In the past thirty years or so, the doctrine that actions are events has become an essential, and sometimes unargued, part of the received view in the philosophy of action, despite the efforts of a few philosophers to undermine the consensus. For example, the entry for Agency in a recently published reference guide to the philosophy of mind begins with the following sentence: A central task in the philosophy of action is that of spelling out the differences between events in (...) general and those events that fall squarely into the category of human action. There is no consensus about what events are. But it is generally agreed that, whatever events may prove to be, actions are a species or a class of events. We believe that the received view is mistaken: actions are not events. We concede that for most purposes, the kind of categorial refinement which is involved in either affirming or denying that actions are events is frankly otiose. Our common idiom does not stress the difference between actions and events, at least not in general terms, because it has no need to. Perhaps it sounds a little odd to say that some events are performed; but if we balked at describing, say, the abdication of Edward VIII as one of the politically significant events in Britain in 1936, it could not be for metaphysical reasons. And since actions, like events, are datable — though often, as we shall see, only imprecisely — actions are said to take place and to occur. But an important class of actions consist in moving something; indeed, according to many philosophers, every action consists in moving something. And when we consider actions of this sort from a theoretical point of view it becomes imperative to distinguish between actions and events. Or so we shall argue. (shrink)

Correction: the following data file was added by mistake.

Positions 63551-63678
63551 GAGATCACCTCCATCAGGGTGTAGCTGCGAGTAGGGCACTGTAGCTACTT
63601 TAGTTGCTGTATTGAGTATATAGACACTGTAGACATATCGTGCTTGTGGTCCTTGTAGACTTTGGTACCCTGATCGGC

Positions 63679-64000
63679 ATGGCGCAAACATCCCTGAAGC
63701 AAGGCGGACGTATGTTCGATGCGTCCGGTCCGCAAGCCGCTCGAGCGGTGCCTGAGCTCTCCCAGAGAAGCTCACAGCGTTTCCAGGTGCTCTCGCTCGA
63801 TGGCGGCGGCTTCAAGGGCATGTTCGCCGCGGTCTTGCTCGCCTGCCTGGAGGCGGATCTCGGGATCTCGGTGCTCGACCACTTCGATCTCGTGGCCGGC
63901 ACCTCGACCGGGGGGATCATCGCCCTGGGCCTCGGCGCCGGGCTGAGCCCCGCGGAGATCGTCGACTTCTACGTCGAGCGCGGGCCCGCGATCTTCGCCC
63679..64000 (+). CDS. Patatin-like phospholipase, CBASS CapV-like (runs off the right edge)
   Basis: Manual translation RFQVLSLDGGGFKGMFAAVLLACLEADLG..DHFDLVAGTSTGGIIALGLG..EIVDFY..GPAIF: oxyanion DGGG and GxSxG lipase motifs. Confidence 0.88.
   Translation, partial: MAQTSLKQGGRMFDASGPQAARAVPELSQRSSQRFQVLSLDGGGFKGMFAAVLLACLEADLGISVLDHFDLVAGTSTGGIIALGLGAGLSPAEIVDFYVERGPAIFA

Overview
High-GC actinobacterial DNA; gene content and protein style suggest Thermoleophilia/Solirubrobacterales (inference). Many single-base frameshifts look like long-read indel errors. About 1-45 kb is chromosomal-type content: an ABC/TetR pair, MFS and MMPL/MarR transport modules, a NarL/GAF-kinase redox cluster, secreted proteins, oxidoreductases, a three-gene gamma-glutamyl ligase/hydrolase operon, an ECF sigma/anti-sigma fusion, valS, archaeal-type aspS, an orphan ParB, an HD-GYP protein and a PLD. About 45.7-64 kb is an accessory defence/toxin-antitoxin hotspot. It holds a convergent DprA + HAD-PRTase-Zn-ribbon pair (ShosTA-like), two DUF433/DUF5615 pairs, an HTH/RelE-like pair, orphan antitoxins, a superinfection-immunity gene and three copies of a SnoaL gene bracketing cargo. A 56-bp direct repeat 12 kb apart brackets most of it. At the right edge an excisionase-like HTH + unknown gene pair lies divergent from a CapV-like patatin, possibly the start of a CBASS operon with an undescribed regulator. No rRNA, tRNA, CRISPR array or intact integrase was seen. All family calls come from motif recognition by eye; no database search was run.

Ignorance is often a perfectly good excuse. There are interesting debates about whether non-culpable factual ignorance and mistake subvert obligation, but little disagreement about whether non-culpable factual ignorance and mistake exculpate. What about agents who have all the relevant facts in view but fail to meet their obligations because they do not have the right moral beliefs? If their ignorance of their obligations derives from mistaken moral beliefs or from ignorance of the moral significance of the facts they have in (...) view, should they be excused for failing to meet their moral obligations? It is not obvious that they should. In this paper we argue that the best non-skeptical accounts of moral responsibility acknowledge that factual ignorance and mistake will diminish moral responsibility in a way that moral ignorance and mistake will not. That is because factual ignorance is often non-culpable so long as it meets certain merely procedural epistemic standards but the same is not true of moral ignorance. Our argument is that the assumption that it is gets the standards of culpability for moral ignorance wrong, and that the mistake is encouraged by the thought that culpability in general requires an instance of known wrongdoing: that acting wrongly requires de dicto unresponsiveness to one’s obligations at some stage. We deny this and conclude that, therefore, ignorance and mistaken belief are indeed often perfectly good excuses – but far less often than some philosophers claim. (shrink)